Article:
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It was the best spring break of my life.
I came home from school that Friday fifth grade afternoon, excited beyond belief.
I was probably the biggest professional wrestling fan in the world at the time, and I had somehow convinced my dad to take me to the big wrestling card downtown that Sunday night.
I just couldn't wait until Sunday.
At home, though, my mom had a different treat for me. It seems a friend from our church had offered us two passes to the third round of The Masters the next day.
Although golf, in my mind, was by no means the equal of rasslin,' I still agreed to make the hour and a half trip to Augusta with my step-father and her the next morning. After all, I'd be back in plenty of time for the main event--the wrestling.
She said that it would be an experience I would never forget. I believed her.
That Saturday morning I was up bright and early, rearing to go. My excitement was not tempered by the fact that the only golf I had ever played was an annual round of putt-putt on family trips to the beach--I was decked out in all the golf attire I had.
We got to Augusta National by mid-morning, and after a long search for a parking place, my mom and I made our way inside the gates of the legendary club.
My step-father stayed outside to try to buy a third pass. My mom had agreed to switch with him every hour or so if he could not find an additional badge. I, however, was allowed to watch the whole day.
I was amazed as soon as I saw the first signs of the golf course. The grass was so green, the flowers so vivid.
My mom and I wandered around for a while before I found a seat at the 16th hole, a beautiful par-three, which, I later found out, had been the sight of some of the greatest putts in Masters' history. The year before, Jack Nicklaus had clinched his record sixth green jacket with a huge putt at the hole. In 1975, Nicklaus sunk an even bigger putt, a ridiculous 60-footer, to win the golf tournament.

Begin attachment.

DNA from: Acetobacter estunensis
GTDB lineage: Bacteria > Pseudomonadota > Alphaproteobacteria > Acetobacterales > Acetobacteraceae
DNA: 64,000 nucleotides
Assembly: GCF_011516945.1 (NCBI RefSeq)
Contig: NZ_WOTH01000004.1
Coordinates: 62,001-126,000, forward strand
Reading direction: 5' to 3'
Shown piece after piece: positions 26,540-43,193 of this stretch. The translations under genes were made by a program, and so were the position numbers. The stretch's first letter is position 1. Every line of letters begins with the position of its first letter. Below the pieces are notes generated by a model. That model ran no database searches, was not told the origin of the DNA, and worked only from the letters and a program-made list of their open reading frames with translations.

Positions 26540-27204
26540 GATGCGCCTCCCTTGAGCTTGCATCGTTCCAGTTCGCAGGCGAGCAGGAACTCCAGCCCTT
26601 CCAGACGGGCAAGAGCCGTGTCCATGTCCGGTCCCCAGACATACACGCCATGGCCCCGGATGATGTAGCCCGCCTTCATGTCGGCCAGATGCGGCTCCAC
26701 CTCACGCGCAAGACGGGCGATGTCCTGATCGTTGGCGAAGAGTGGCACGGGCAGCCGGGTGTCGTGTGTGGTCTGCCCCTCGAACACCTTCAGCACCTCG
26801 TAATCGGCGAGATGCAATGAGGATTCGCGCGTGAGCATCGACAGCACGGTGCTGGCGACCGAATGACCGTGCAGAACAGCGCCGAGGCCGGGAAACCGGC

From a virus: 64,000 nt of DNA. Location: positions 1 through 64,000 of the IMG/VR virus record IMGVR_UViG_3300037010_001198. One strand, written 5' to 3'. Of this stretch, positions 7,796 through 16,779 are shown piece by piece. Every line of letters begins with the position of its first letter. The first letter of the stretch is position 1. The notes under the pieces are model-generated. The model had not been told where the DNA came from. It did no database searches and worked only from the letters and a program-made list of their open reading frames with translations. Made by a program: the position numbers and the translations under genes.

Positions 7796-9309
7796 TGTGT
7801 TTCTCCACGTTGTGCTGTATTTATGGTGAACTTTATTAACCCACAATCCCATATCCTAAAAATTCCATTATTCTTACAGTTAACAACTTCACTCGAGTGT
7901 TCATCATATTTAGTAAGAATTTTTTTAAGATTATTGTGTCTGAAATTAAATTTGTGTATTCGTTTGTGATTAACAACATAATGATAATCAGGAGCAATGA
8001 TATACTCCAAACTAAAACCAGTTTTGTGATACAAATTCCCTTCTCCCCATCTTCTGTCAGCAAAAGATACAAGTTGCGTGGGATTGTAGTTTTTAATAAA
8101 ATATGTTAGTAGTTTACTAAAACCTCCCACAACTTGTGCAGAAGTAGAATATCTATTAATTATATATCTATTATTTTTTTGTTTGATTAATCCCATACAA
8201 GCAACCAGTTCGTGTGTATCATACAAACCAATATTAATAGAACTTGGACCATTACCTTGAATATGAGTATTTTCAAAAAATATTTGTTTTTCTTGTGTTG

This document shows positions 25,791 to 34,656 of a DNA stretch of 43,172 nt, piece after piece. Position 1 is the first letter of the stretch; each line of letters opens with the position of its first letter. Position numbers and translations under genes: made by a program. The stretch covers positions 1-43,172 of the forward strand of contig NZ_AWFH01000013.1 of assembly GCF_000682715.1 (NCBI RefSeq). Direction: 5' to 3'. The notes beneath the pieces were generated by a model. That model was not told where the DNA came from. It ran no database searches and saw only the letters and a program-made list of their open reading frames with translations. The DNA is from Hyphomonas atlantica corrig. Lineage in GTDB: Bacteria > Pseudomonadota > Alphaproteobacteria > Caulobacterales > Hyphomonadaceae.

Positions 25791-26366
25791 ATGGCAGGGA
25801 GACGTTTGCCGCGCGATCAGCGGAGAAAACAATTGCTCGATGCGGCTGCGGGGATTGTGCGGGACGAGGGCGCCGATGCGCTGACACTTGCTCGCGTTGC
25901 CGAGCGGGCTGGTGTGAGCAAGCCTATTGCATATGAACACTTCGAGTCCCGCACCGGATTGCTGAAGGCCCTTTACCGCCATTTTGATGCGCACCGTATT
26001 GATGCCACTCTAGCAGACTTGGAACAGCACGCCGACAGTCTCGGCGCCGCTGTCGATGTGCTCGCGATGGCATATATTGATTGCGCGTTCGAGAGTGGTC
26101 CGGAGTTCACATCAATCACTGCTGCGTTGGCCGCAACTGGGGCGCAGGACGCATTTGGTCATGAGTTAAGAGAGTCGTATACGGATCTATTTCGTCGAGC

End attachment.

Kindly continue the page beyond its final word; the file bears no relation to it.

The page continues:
The history did not matter to me though. I was interested in the golf that I was watching. I sat at the 16th all day long, loving every minute of it.
I sat wide-eyed when Nicklaus played the hole. He was not even on the tournament's leader board, but he still got the biggest cheer of the field.
The legend, wearing bright red pants, hit a solid drive over the small pond and onto the green, much to the crowd's approval. And then he waved, acknowledging the gallery as he walked to his ball.
My mom's favorite golfer, and thus mine too at the time, was Ben Crenshaw. So I was thrilled when he was leading the tournament up to that point.
He was one of the final players to come by the 16th, and my mom--who luckily had come back on the greens to complete the final rotation with my step-father--and I followed him through the end of his round.
On our way out, I stopped and bought an authentic Masters golf hat from a souvenir stand. We ate dinner at The Green Jacket restaurant, across the street from the club.
The next day, I went to the wrestling match, probably more excited than ever. But on the way there I heard the Masters' results on the radio. Larry Mize, a local Georgian, had won the green jacket with a 120-foot chip shot in a sudden death play-off.
It's funny. I think my mom was right. Even though I loved wrestling so much, the thing I remember about that weekend is the Masters.
The green grass, Nicklaus's red pants, Ben Crenshaw and the results on the radio. I don't think I could tell you a single thing that happened at the wrestling match.
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